Reflection On The Sixties
"No one ever told me that grief felt so like fear. I am not
afraid, but the sensation is like being afraid. The same fluttering in the
stomach, the same restlessness, the yawning. I keep on swallowing.
"At other times it feels like being mildly concussed. There is
a sort of invisible blanket between the world and me."
These are the words with which C.S. Lewis opens A Grief Observed,
his personal reflections on the loss of his wife Joy Davidson. Can it be
that our nation itself received this same concussive blow on the day John
F. Kennedy was assassinated in 1963?
I find it interesting that C. S. Lewis, Aldous Huxley and John F. Kennedy
all died on the same day in 1963. The deaths of Lewis and Huxley, whose
personal lives were more remote from most of us, were eclipsed by the dramatic
assasination of our president... and the subsequent events surrounding his
There have been few more powerful events in our personal histories. Television
brought this president into our homes like none before him. His PR-created
persona made him out to be more than a man. He was a mythological god. He
rode a white horse. He was a knight in shining armor. With the vitality
of Youth, he provided a euphoric hope that seemed necessary after two world
wars, a major depression and the brooding tensions of the Cold War.
I was in sixth grade that day, Stafford School, Maple Heights, Ohio. There
was an announcement over the loudspeaker that we were all to go to the auditorium
for an assembly. This was the same room where we assembled to see men from
NASA demonstrate how a rocket would within the next ten years carry men
to the moon.
As we shuffled along toward the nearly filled assembly room, I was distracted
by a janitor who was stepping in from outside. I remember the grey November
sky. And the janitor's tears, the janitor standing there, cap in hand, tears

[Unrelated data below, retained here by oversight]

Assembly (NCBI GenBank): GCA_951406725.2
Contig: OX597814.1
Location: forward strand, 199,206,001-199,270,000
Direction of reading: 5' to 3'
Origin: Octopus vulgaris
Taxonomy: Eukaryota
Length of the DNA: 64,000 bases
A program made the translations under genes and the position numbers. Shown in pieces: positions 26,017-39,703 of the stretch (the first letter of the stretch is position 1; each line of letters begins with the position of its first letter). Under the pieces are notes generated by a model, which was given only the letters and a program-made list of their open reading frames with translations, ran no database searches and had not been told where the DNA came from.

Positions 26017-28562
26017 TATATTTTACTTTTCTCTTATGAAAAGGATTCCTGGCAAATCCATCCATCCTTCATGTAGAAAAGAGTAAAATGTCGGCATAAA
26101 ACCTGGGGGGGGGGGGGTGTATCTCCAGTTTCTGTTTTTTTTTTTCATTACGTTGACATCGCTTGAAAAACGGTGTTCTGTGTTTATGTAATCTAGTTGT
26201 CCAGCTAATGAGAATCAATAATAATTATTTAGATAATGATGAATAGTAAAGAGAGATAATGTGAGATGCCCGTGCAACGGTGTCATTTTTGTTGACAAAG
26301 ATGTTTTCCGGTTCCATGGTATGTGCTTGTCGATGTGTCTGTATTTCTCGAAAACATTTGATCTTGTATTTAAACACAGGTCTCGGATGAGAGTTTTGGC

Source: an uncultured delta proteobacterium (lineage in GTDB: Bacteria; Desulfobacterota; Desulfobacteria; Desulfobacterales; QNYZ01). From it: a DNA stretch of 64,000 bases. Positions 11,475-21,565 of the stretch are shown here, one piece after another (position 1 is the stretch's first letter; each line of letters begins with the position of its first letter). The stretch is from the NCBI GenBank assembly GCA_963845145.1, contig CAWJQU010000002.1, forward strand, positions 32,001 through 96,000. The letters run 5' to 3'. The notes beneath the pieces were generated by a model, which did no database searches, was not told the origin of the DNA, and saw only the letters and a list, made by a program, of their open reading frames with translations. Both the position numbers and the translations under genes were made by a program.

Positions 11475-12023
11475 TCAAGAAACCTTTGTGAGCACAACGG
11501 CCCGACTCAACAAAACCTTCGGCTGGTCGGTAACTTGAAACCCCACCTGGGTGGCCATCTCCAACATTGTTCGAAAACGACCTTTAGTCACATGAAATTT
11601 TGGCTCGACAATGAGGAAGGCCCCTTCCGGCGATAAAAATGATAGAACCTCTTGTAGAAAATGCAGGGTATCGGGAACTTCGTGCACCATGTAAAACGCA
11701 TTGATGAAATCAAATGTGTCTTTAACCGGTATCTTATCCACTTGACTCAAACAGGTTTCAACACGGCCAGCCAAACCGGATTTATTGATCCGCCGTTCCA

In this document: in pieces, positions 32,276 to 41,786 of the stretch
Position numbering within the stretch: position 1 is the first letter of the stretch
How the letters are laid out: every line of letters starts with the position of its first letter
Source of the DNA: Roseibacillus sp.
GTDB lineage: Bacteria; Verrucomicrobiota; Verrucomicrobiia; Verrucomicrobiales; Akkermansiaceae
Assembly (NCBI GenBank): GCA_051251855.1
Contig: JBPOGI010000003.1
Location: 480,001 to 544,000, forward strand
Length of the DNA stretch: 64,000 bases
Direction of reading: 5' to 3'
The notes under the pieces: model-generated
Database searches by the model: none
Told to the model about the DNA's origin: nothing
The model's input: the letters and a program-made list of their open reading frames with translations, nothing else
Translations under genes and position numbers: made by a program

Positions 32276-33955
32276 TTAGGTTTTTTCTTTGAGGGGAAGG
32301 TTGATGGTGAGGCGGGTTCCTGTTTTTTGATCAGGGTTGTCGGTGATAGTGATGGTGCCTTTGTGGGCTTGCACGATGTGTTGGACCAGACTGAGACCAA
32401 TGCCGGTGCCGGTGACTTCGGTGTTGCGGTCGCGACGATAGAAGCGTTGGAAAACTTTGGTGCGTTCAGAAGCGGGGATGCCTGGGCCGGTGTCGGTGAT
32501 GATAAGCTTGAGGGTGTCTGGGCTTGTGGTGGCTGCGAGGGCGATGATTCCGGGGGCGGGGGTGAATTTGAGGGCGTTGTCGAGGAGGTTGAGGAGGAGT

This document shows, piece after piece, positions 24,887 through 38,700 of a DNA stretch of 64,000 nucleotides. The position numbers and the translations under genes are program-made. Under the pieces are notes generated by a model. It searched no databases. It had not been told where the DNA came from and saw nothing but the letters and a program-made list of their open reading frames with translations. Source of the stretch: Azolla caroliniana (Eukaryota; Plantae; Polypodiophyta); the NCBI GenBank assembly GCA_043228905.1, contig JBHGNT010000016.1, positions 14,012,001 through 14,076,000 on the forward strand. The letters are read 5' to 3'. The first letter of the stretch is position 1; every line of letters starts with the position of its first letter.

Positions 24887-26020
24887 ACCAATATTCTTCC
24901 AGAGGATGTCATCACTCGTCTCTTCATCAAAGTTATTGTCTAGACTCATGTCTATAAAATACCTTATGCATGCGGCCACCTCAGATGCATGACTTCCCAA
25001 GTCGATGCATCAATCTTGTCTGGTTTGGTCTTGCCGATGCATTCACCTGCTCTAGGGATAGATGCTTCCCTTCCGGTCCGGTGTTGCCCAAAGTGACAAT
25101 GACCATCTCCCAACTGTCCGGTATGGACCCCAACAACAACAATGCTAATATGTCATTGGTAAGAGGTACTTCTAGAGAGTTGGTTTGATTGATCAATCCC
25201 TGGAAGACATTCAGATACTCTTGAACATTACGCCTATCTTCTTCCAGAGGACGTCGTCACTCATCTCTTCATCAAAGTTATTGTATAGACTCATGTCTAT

streaming down his wrinkled cheeks, looking back toward the flag he had
just lowered to half mast.
I don't remember the assembly, or much of anything else. Only the image
of that janitor weeping.
Few people knew it then, but that day was a portent of difficult times ahead
for America. Medger Evers, Martin Luther King, Robert Kennedy, Kent State,
My Lai -- the decade, stained with blood, left a generation of parents concussed
and children confused.
Wrote Lewis in A Grief Observed, "I find it hard to take in
what anyone says. Or perhaps, hard to want to take it in."
And when Nielsson sang: "Everybody's talkin' at me, I can't hear a
word they're saying"... did we not find a resonance in our hearts because
we, too, were grieving? What was it we had lost? What is it we were looking
for? What was Joe Buck looking for? What did Joe Buck find?
I believe it was Gurdjieff who compared life experiences to the food we
take into our stomachs. Eventually the food is digested, but it takes time,
and some foods longer than others. Likewise, our experiences take time to
digest before they are assimilated to nourish or poison us.
Even though more than 25 years have passed, sometimes we still don't know
what to say about what we saw and heard and felt. We are still processing
our experiences. While some of the experiences were uniquely ours, many
were shared. For this reason it is my conviction that when we have gained
a measure of understanding, we have a responsibility to share the light
we have received. In this way, our pain becomes redemptive, a healing influence
in an otherwise broken world.
copyright 1993 ed newman
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